Kunnas J (2010) Does History Offer Hope that We Can Reduce the Risk of Global Warming?. Reusing the Industrial Past: First joint conference of ICOHTEC, TICCIH, and Worklab, Tampere, Finland, 10.08.2010-15.08.2010. http://www.tampere.fi/industrialpast2010/reusing_abstracts.pdf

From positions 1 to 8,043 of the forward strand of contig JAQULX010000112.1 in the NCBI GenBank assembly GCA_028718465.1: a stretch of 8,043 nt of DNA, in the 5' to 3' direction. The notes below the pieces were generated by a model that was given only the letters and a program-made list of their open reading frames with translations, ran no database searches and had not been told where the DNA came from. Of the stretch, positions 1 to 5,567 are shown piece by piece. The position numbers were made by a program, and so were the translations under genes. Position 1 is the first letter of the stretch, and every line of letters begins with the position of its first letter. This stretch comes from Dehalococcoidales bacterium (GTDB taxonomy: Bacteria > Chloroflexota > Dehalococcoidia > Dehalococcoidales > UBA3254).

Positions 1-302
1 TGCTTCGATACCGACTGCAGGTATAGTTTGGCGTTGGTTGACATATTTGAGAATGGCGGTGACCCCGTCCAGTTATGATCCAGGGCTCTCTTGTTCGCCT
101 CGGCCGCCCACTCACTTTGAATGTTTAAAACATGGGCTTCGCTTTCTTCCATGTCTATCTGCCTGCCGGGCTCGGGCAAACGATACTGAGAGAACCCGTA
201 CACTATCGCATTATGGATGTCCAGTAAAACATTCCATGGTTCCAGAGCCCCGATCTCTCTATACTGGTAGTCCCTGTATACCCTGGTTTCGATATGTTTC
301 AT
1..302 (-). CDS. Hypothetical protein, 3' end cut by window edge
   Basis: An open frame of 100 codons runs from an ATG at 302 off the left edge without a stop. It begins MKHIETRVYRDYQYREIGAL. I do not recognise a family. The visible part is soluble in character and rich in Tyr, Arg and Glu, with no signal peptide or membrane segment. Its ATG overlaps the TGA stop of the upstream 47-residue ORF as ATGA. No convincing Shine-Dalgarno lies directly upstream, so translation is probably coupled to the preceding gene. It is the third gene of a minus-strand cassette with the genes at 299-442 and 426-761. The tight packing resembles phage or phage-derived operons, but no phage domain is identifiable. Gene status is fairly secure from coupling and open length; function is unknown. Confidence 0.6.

One of the pivotal questions in researching the environmental effects of Finland's energy consumption is the divergent paths of carbon dioxide and sulphur dioxide emissions. This paper argues that the initial decline of sulphur dioxide emissions in the 1970s was mainly a side-effect of changes in industrial processes rather than an outcome of a deliberate policy. Furthermore, anxiety about large and widespread damage to the forests was a major reason for active measures to decrease sulphur dioxide emissions since the mid-1980s. Thus the emissions themselves provoked their downturn. Although the risks facing Finland's forests might have been overestimated, without active measures the emissions would eventually have reached a level in which the forests would have been seriously damaged. From an environmental viewpoint, it does not matter whether an emission decline is a result of environmental considerations or a by-product of economically dictated technological change, or whether the engine of change is increased wealth or public unease with pollution. However, there is a big difference in the policy implications. For future development of carbon dioxide emissions, the story of declining sulphur dioxide emissions in the 1970s inspires hope that the reduction of emissions could be part of normal technological development. If again the environmental damage has to become severe enough to create pressure to reduce the emissions, then in the case of carbon dioxide the prospects are grim indeed. At that point, when the negative consequences are revealing enough to convince all skeptics, it is already too late. Another option is that, as in the case of sulphur dioxide, the anxiety about possible serious damage in the future can be enough to create a downturn in emissions.